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lakes, or where they empty themselves into the sea. There was no perceptible necessity, in the nature of things, that this pulverised stone should be turned to any account; it was Mind, therefore that made it to be the soil in which the first plants of our earth were made, not only to flourish, but so to enrich by their decay, as that myriads of superior vegetable productions should subsist upon it, and so provide nourishment for countless hosts and countless generations of animated beings.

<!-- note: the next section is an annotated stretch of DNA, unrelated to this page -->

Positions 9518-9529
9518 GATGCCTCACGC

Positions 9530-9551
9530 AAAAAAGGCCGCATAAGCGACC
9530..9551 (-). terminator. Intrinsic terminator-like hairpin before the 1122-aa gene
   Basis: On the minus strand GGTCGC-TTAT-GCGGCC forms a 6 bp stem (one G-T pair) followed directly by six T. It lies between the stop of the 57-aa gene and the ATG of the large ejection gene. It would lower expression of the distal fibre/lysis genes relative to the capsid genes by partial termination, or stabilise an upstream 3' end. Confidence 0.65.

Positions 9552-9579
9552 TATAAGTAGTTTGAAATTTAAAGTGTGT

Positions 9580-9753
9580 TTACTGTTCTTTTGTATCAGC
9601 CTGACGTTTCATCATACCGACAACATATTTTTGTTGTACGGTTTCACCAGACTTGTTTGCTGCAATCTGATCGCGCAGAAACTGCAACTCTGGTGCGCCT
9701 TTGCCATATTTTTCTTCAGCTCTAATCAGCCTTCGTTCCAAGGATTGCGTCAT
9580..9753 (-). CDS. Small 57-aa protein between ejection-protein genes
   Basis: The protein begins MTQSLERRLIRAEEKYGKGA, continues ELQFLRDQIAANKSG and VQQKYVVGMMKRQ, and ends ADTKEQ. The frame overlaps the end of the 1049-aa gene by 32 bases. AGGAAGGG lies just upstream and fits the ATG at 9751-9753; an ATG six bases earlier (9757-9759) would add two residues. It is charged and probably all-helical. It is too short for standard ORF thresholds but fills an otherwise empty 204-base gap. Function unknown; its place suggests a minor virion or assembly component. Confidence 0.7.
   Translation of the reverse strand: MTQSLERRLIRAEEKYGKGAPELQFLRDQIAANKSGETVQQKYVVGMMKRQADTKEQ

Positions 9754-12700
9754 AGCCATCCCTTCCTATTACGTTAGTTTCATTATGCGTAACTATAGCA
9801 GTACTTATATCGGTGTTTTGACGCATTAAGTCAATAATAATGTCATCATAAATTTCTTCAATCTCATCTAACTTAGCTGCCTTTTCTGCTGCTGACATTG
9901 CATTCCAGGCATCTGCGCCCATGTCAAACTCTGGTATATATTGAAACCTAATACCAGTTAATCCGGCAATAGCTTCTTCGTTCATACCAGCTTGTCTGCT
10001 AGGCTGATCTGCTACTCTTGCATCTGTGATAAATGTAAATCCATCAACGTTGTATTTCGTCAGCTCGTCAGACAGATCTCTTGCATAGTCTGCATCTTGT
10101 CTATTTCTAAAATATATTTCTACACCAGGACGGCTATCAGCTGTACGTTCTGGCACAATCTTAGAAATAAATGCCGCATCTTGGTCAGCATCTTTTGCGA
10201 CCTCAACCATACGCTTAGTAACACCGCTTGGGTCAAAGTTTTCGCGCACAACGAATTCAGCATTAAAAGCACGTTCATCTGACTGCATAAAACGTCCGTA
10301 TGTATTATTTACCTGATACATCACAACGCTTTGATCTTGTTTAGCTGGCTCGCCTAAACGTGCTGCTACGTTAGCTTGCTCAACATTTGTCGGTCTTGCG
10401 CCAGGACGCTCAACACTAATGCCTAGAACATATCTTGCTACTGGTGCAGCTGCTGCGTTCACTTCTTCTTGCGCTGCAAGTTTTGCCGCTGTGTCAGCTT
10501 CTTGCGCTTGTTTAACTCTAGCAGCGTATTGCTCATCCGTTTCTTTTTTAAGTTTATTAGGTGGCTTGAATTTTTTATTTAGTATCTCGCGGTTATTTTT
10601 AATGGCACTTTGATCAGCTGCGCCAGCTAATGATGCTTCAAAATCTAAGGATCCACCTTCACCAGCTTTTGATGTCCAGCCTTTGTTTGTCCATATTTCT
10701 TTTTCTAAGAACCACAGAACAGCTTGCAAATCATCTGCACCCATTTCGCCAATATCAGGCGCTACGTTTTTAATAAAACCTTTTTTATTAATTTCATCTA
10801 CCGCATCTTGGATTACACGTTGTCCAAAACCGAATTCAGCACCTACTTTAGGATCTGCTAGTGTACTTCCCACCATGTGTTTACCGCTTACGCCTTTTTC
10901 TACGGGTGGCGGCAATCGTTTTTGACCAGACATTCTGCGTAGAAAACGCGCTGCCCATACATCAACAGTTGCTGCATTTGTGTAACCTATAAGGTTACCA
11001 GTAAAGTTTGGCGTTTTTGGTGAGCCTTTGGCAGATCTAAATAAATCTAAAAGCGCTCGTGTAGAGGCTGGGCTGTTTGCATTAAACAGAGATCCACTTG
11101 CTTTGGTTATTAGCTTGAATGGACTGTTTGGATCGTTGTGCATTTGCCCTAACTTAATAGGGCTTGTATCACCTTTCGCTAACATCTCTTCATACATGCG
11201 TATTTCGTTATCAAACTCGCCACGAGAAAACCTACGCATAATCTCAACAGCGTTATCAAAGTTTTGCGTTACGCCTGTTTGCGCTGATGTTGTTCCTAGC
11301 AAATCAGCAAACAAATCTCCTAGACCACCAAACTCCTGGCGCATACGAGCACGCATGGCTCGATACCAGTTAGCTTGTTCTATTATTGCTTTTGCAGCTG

Much of our comfort, our prosperity, and our civilization are owing to the important uses we are able to make of the various minerals with which the interior of our earth so richly abounds. Some of them, as Rock Salt, are alınost essential to the maintenance of our health; some, as Gypsum, are of great importance, not only in the arts, but as fertilizers of the soil; some, as Limestone, besides valuable for agricultural, are almost indispensable for architectural purposes; while it is not too much to say that to the abundance of Iron and Coal which she possesses, is our own empire indebted for much of her social progress, and for her pre-eminence among the nations. Can any sane mind be able to persuade himself that it is owing entirely to chance that these things exist that they are so useful to man, and that man has been able to render them auxiliaries to his advancement? And if not, how shall we find words to express our admiration of the Wisdom and Goodness, which, in long past ages, stored them up for our future benefit? The existence of lungs in an unborn child, months before it has any occasion for their use, yet evidently adapted to some approaching, though not yet arrived, condition of its existence, has always been admired and often expatiated upon, as a striking instance of those "Prospective Contrivances," which so powerfully declare the existence of a Contriver. Not less so appears the deposition in the heart of the earth of the various Minerals above enumerated, not a short time, but millions of years, before the appearance of the being for whose advantage they were especially destined; who should first discover their various qualities, and make those qualities the ministers to his improvement and enjoyThe evidence of forethought, of plan, and of kindliness, is at least as complete, as in the case of a wise and tender human parent, who makes provision by will for the education and sustenance of one of his expected offspring, who may not yet have seen the light.